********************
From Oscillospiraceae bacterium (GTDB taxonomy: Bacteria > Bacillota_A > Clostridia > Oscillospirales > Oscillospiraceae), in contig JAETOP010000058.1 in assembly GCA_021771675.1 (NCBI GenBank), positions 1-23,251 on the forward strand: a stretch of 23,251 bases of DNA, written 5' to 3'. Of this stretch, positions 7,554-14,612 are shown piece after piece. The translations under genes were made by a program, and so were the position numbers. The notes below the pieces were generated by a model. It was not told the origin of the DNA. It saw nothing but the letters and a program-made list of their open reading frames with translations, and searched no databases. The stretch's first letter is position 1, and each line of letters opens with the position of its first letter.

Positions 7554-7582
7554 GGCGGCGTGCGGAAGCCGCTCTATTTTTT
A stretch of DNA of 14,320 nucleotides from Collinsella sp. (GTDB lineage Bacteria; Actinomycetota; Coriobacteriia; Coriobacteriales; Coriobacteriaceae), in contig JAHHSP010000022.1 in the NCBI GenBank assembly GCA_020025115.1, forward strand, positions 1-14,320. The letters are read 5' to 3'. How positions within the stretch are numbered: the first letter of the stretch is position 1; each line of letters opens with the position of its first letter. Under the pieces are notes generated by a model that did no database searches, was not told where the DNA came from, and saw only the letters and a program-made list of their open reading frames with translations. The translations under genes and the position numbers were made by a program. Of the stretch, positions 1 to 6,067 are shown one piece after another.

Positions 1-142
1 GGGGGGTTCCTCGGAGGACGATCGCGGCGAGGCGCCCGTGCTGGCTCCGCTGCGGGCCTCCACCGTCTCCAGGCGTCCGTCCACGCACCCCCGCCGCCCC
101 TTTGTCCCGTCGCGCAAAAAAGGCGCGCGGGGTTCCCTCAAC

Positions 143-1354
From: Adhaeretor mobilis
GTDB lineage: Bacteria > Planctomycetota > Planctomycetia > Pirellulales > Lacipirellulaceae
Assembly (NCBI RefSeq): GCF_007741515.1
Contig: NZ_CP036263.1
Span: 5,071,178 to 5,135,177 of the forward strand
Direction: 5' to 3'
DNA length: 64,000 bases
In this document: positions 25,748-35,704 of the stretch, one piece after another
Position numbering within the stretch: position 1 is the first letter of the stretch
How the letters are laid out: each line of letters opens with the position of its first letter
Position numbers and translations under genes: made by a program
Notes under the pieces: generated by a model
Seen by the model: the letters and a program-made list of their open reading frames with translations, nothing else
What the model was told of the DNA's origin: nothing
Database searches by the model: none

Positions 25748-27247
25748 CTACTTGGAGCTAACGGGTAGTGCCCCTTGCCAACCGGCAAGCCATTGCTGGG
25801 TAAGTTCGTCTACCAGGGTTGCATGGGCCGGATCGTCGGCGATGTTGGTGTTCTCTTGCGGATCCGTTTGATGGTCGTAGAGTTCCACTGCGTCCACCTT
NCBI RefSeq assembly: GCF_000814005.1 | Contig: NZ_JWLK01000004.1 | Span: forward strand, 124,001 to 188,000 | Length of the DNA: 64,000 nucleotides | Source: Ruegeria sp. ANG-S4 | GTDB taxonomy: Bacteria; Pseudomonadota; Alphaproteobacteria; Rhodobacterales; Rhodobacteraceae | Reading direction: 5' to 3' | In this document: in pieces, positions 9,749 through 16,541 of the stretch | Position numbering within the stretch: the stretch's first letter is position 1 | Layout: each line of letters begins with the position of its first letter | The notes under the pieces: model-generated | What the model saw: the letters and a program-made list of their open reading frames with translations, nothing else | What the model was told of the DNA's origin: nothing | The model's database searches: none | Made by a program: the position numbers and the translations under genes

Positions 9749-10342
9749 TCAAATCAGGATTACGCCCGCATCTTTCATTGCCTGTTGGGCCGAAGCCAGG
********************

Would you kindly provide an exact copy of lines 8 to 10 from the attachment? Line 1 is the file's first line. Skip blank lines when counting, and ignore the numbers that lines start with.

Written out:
Positions 143-1354
From: Adhaeretor mobilis
GTDB lineage: Bacteria > Planctomycetota > Planctomycetia > Pirellulales > Lacipirellulaceae